Productivity rises, business value sinks: what's going on?

Return on assets continues to sink in a more unforgiving climate. Organizations need to embrace technology and talent in more creative ways.
Written by Joe McKendrick, Contributing Writer on

Business labor productivity increased at a 2.6 percent annual rate during the fourth quarter of 2010, the US Bureau of Labor Statistics recently reported. The gain in productivity reflects a 4.0 percent increase in output and a 1.4 percent increase in hours worked. From the fourth quarter of 2009 to the fourth quarter of 2010, productivity increased 1.9 percent as output rose faster than hours. Annual average productivity increased 3.9 percent from 2009 to 2010.

This should be good news for organizations struggling to advance in turbulent economic times. And rising productivity is  certainly good news for the economy.

However, Deloitte’s Shift Index paints a picture of distress -- the return on assets of US businesses is only a quarter of what it was in 1965. Turbulence, as manifested by ever-briefer life expectancy of Fortune 500 firms and executive turnover, is only growing.

The Deloitte report takes note of this paradox between productivity and performance, observing this is evidence of a shift toward an environment that is far more unforgiving toward businesses that don't adapt swiftly enough to changes around them. Deloitte observes that the return on assets performance gap between winners and losers has increased over time, "with the 'winners' barely maintaining previous performance levels, while the losers experience rapid deterioration in performance." In addition, The “topple rate” at which big companies lose their leadership positions has more than doubled, "also suggesting that 'winners' have increasingly precarious positions."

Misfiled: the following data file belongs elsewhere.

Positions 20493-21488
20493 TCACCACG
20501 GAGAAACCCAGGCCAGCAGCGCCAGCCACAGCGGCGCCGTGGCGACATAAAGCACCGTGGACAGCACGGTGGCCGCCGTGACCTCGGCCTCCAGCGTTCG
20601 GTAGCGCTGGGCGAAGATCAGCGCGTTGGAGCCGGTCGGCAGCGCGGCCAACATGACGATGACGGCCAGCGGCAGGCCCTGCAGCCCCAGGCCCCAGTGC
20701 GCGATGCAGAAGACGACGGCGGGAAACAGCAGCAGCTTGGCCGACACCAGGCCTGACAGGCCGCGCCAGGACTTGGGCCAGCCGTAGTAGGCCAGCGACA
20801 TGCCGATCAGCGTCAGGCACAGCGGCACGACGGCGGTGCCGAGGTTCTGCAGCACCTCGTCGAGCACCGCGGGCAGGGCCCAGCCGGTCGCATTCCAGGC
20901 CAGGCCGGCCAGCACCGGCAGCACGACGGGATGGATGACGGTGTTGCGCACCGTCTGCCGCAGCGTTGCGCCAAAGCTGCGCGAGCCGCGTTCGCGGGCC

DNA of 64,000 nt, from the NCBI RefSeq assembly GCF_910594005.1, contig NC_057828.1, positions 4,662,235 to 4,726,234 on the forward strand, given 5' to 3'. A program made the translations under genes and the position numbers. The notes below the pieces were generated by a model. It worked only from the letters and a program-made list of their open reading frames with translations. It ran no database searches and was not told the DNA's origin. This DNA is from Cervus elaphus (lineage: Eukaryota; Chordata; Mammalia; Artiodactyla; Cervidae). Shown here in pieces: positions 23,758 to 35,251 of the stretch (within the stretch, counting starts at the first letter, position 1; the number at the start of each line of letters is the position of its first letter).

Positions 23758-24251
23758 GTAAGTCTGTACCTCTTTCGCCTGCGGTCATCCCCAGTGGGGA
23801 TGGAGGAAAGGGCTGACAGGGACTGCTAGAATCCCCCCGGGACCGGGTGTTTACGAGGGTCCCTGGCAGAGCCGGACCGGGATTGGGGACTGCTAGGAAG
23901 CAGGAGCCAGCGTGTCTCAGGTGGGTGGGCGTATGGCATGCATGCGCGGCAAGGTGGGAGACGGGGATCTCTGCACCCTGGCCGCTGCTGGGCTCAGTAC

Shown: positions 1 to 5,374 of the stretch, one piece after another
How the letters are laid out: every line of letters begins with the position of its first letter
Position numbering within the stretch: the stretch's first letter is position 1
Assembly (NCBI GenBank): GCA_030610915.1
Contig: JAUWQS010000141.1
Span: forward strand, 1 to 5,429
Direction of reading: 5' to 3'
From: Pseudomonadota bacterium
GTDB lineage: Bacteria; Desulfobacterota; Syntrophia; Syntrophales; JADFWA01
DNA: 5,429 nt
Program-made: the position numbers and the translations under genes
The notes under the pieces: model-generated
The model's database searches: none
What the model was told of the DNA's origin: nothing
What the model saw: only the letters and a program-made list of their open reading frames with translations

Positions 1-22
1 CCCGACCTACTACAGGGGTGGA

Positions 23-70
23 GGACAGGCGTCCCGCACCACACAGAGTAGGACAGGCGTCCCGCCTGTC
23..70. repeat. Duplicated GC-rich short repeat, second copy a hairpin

Technology may be accelerating productivity, but may also be shortening the windows of opportunity for companies:

"The exponentially advancing price/performance capability of computing, storage, and bandwidth is driving an adoption rate for our new 'digital infrastructure' that is two to five times faster than previous infrastructures, such as electricity and telephone networks."

The ability and flexibility to quickly move with markets not only comes from technology adoption, but building a culture of innovation that taps into the creativity and energy of both employees and customers:

"While the performance of U.S. firms is deteriorating, the benefits of productivity improvements appear to be captured in p art by creative talent, which is experiencing greater growth in total compensation. Increasing customer disloyalty indicates that customers also appear to be gaining and using power."

Deloitte recommends that companies seeking long-term growth and value creation not only tap the power of information technology, but also through approaches such as open innovation and and process network initiatives, such as social networking:

"To make the most out of this new environment, companies should provide their employees with appropriate guidance and governance on how to participate in knowledge flows. They can also use pull approaches as a new way to interact with consumers. Collaboration marketing, for example, acknowledges newly powerful consumers by focusing on a company’s ability to attract (create incentives for people to seek you out), assist (be as helpful and engaging as possible), and affiliate (mobilize and leverage third parties)."

This post was originally published on Smartplanet.com

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